During April and May of 1954, the war in Indochina was entering its final phase. The French troops posted at Dien Bien Phu, had been fighting the longest battle the French Expeditionary Corps, Far East, had ever fought, 169 days of confrontation, with the last 57 days being absolute hell.
CVA-9, with ComCarDiv 3 embarked, the USS ESSEX carried probably the first Naval Security Group Detachment to see service in the waters of the country that was to become known as Viet Nam. Departing Manila, the ESSEX sailed into the Gulf of Tonkin Considerable discussions had been taking place in Washington regarding the use of American Aid. According to Stanley Karnow, [Vietnam-A History, The First Complete Account of Vietnam at War, pages 196-1981 Admiral Radford, chairman of the Joint Chiefs of Staff, proposed sending B-29s, based in the Philippines, escorted by fighter aircraft from the Seventh Fleet, to conduct night raids against the Vietminh perimeter around Dien Bien Phu. General Twining of the Air Force endorsed Chis proposal, but it was rejected by General Ridgway, Anny Chief of Staff, who had little faith in air strikes and did not want to fight on Asia’s mainland.
The crisis began on 8 March with French General Ely asking Washington for help and ended on 19 June.
Under Operation VULTURE, there was the threat of the use of a nuclear attack, using the US nuclear armed carrier force near Vietnam, against the Viehninh forces. [List Threats to Use Nuclear Weapons-the Sixteen Known Nuclear Crises of the Cold War 1946-1985, by David Morgan.] On 10 April President Eisenhower sent Secretary of State Dulles and Admiral Radford to Europe to push Operation VULTURE. which Prime Minister Churchill opposed.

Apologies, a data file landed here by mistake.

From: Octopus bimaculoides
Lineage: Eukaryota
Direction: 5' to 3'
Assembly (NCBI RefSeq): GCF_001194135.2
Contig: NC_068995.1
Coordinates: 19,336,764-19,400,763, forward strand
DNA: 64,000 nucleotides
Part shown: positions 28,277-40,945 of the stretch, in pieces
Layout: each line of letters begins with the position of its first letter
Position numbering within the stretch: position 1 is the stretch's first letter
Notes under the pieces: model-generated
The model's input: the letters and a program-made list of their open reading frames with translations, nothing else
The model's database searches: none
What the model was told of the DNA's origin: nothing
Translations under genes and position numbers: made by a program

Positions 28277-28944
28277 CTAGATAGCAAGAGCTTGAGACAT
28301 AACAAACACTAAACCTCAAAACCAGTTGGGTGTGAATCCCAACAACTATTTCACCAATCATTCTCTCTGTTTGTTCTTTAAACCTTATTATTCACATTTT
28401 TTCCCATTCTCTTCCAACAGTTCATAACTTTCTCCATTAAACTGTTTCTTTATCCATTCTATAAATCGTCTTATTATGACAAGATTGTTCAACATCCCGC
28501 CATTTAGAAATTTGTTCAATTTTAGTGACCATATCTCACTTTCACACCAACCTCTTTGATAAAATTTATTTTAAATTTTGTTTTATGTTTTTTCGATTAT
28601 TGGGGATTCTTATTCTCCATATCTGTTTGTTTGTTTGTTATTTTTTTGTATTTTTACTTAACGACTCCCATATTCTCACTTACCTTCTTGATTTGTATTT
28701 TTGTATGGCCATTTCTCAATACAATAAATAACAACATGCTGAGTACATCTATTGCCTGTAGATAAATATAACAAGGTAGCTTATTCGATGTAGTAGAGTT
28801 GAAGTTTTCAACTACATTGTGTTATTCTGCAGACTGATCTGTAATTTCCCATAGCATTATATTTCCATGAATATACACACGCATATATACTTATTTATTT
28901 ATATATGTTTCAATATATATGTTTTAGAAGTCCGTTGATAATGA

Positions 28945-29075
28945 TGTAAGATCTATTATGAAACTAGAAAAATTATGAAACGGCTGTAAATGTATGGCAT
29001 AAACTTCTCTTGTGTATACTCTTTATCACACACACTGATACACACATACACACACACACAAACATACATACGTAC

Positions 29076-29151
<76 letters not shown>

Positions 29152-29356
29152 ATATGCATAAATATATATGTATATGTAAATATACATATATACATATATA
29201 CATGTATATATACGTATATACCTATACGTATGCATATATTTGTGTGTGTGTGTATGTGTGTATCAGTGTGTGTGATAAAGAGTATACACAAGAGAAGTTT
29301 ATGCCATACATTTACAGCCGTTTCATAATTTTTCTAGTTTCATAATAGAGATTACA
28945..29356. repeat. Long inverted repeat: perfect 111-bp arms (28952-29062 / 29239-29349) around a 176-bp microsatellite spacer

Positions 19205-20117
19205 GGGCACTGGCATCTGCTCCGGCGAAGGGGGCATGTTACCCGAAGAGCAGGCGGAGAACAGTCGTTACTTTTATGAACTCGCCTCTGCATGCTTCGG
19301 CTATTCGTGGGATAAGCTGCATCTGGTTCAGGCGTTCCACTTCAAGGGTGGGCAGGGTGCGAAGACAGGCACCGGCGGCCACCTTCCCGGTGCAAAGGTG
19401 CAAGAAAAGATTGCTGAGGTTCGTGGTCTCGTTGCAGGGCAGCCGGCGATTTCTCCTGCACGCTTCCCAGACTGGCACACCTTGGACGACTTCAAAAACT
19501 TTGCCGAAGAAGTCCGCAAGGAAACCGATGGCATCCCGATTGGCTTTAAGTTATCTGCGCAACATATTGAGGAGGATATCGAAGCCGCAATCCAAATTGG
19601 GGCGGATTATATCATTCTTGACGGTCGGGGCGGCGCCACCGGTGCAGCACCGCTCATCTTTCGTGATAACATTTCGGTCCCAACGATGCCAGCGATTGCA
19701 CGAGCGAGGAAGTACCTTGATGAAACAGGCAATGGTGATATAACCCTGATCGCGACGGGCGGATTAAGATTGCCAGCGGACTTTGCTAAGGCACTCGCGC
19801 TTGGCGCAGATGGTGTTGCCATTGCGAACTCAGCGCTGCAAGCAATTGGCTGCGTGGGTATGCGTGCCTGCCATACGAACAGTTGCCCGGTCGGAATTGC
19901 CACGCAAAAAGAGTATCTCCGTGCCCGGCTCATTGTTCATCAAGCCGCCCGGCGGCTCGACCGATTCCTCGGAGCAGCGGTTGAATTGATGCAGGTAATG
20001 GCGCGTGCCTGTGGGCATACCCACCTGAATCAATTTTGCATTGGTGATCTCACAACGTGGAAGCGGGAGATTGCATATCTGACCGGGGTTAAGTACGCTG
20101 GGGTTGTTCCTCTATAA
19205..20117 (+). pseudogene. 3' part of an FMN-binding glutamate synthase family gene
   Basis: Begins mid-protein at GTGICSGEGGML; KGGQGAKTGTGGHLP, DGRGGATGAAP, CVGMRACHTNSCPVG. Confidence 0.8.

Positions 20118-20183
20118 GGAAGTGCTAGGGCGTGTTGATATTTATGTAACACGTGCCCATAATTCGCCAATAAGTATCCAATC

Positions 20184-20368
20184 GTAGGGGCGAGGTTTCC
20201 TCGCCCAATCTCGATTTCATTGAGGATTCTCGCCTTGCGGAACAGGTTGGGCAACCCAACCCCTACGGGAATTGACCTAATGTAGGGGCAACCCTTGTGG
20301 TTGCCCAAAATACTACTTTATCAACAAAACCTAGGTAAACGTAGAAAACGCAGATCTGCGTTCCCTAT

On 23 April French Foreign Minister Bidault refused Dulles’ offer of two atomic bombs. Dien Bien Phu fell on 8 May however on 25 May the NCS and Admiral Radford advised atomic bombing of China if Chinese troops supported the Viet Minh drive on Hanoi.
On 19 June President Eisenhower stated “atomic bombing China means bombing the USSR. What would the USA do with destruction extending from the Elbe to Vladivostok?”
China does not intervene and the crisis ends.
Little were we in our Supplementary Radio spaces aware of just how close we were to seeing the beginning of a nuclear war. The ships’ library had clippings from the San Diego newspapers stating there were three San Diego based carriers in the waters off of Indochina. We were advised, on our return to the Philippines, if asked by reporters, to neither confirm nor deny where we had been or where we might be going. I remember the readiness drills, flight operations and the muddy water from the Red River Delta but I think God I don’t have to remember any “big bang or the beginning of a nuclear war.
As a footnote, little did I think I would be cruising These waters again, as part of a Communication Security (ComSec) Team in 1969 witnessing marine landings, helicopter operations, jet fighters streaming across the skies and the evenings illuminated by tracer fire and bomb blasts.
Source: NCVA/John Korn
2 May 2021 at 10:15
This is a valuable documentation.
However there are some points on accuracy. Other books stated that the US Presendent actively refused French request to be assisted with an US atomic bomb.
2 May 2021 at 17:29
The whole situation between the US and France during the First Indochina War (1947-54) was very complex, and as stated above, whole books have been written on the subject. One of the more interesting ones I have recently found is a 2004 history published by the GPO for the Joint Chiefs of Staff, titled “The Joint Chiefs of Staff and the First Indochina War 1947-1954.” I found it on-line as a PDF, a large file (nearly 300 pages), but worth the read if one is interested in the early US involvement in Vietnam.
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